The government over the years has been raising the excise tax on cigarettes for two reasons: to reduce cigarette consumption; and, to earn more revenues. Theoretically, a tobacco tax is a tax on smoking’s “negative externalities”: smoking-related health problems such as lung cancer, heart disease, and respiratory diseases that raise healthcare costs and lower labor productivity.

While it can be argued that a high tax is anti-poor, and that by now cigarettes are probably over-taxed (with tax revenues exceeding related public healthcare costs), it appears to have done its work in cutting Philippine cigarette consumption. One study indicates that smoking prevalence fell from 34% in 2000 to 24.5% in 2015, and is seen to fall further to 20% by 2025.

These numbers, however, cover only tobacco smoking, and exclude alternatives such as e-cigarettes (also known as vape, which uses an electronic atomizer fed with flavored liquid), snus (tobacco product that is a variant of dry snuff), and heated tobacco products (where tobacco is heated and not burned).

The concern moving forward, however, is that non-tax initiatives aiming to reduce smoking (including tobacco alternatives) now appear to be lagging. While the tobacco tax is doing its part, and while smoking has been banned in many public places, other measures intended to further reduce smoking prevalence are requiring more attention.

In a press statement, the Institute for Global Tobacco Control (IGTC) said that its recent observational study found “that tobacco and nicotine product sale and advertising persist within proximity of schools in the Philippines, despite regulations prohibiting sales, displays, advertisements, and promotions of tobacco products within 100 meters.”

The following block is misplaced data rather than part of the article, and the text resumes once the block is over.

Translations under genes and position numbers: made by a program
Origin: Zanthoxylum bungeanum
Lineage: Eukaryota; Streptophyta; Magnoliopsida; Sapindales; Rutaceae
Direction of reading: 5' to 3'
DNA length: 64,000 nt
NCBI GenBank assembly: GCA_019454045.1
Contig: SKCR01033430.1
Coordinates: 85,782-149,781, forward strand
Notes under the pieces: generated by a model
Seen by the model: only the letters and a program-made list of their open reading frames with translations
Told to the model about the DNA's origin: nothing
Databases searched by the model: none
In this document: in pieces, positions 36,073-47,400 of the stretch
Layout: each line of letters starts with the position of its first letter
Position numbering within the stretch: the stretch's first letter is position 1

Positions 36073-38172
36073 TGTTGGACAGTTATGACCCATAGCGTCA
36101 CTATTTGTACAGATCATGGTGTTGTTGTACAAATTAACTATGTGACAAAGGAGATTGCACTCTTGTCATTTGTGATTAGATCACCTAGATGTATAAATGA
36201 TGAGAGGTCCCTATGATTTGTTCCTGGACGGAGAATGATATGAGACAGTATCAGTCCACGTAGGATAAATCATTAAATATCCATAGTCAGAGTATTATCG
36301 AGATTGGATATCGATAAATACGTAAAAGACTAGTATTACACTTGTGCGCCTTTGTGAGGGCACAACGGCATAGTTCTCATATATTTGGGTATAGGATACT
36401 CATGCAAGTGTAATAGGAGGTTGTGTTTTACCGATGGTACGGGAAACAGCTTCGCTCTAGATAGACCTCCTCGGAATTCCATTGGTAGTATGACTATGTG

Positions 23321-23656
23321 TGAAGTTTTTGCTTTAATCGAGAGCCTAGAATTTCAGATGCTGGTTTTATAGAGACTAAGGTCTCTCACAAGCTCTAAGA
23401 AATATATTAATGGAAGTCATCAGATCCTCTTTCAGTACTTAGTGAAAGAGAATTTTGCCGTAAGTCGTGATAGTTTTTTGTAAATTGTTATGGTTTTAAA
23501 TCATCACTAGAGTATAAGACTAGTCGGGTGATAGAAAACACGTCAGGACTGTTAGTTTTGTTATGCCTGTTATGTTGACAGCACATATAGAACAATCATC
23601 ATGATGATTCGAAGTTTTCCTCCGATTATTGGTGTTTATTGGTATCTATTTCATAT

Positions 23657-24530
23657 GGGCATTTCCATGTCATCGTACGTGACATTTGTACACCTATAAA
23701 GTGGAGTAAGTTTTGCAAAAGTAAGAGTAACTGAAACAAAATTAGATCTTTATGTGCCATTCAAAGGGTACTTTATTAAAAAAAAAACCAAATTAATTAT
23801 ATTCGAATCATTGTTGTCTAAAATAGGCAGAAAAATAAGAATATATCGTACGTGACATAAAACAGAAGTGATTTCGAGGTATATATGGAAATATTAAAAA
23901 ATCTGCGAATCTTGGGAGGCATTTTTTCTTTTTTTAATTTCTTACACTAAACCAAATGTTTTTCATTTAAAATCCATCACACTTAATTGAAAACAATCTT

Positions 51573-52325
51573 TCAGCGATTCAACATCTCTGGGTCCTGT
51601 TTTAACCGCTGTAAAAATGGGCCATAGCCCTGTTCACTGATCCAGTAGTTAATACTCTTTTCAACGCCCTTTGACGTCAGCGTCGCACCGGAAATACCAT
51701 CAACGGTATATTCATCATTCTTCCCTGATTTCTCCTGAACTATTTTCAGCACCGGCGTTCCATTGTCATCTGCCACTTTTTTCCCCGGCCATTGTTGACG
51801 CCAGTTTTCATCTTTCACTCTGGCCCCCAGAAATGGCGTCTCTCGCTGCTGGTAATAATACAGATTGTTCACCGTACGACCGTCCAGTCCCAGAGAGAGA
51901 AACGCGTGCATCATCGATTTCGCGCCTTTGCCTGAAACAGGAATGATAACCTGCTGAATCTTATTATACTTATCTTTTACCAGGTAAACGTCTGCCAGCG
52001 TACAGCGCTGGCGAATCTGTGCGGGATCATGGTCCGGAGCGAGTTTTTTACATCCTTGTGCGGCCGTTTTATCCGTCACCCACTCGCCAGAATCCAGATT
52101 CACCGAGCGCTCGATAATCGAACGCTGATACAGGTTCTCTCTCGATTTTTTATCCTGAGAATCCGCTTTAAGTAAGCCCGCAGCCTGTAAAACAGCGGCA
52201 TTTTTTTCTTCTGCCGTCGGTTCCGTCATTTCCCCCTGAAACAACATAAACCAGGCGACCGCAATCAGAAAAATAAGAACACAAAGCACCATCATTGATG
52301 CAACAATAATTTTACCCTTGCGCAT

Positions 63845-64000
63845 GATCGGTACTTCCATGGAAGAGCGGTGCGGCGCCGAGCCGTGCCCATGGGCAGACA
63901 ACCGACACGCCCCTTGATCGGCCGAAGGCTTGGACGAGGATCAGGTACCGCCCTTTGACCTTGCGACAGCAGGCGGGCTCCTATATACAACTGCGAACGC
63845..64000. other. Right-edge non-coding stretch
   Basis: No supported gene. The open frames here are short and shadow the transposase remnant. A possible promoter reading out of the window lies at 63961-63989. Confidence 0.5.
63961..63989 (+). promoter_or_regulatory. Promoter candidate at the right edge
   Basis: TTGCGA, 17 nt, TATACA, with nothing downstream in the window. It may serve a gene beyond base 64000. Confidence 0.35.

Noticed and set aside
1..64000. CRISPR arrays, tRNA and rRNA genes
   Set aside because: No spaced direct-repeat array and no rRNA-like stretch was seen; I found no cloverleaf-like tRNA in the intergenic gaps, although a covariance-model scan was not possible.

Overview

IGTC was formed in 1998 as part of the Department of Health, Behavior and Society at the Johns Hopkins Bloomberg School of Public Health in Baltimore, Maryland. IGTC is a partner in the Bloomberg Initiative to Reduce Tobacco Use and a Collaborating Center of the World Health Organization. Its mission is to prevent death and disease from tobacco products by generating evidence to support tobacco interventions.

In December 2022 to January 2023, IGTC monitored the local sale and marketing of cigarettes, e-cigarettes, and heated tobacco products (HTP) at over 6,000 retailers within 200 meters of 353 schools nine cities and regions. And it found that “2,070 cigarette, 43 e-cigarette, and 33 HTP retail locations were observed within 100 meters of the majority of schools,” in violation of Philippine law.

“The proximity of tobacco and nicotine product stores, shops, street vendors, and kiosks to schools contribute to the wide availability of these products and leave Filipino youth exposed to tobacco marketing strategies,” IGTC said. It thus noted the need for stricter enforcement of existing regulations against tobacco advertising, promotion, and sponsorship, particularly those that target the young at “points of sale.”

IGTC noted these “are common tobacco industry tactics that can lead to youth tobacco initiation and reinforce use among those who currently use these products. Young people and adolescents can be particularly susceptible to the influential effects of point-of-sale marketing such as strategically located product displays, sales of single stick cigarettes (which make cigarettes more affordable), and prominent advertising — including at children’s eye level.”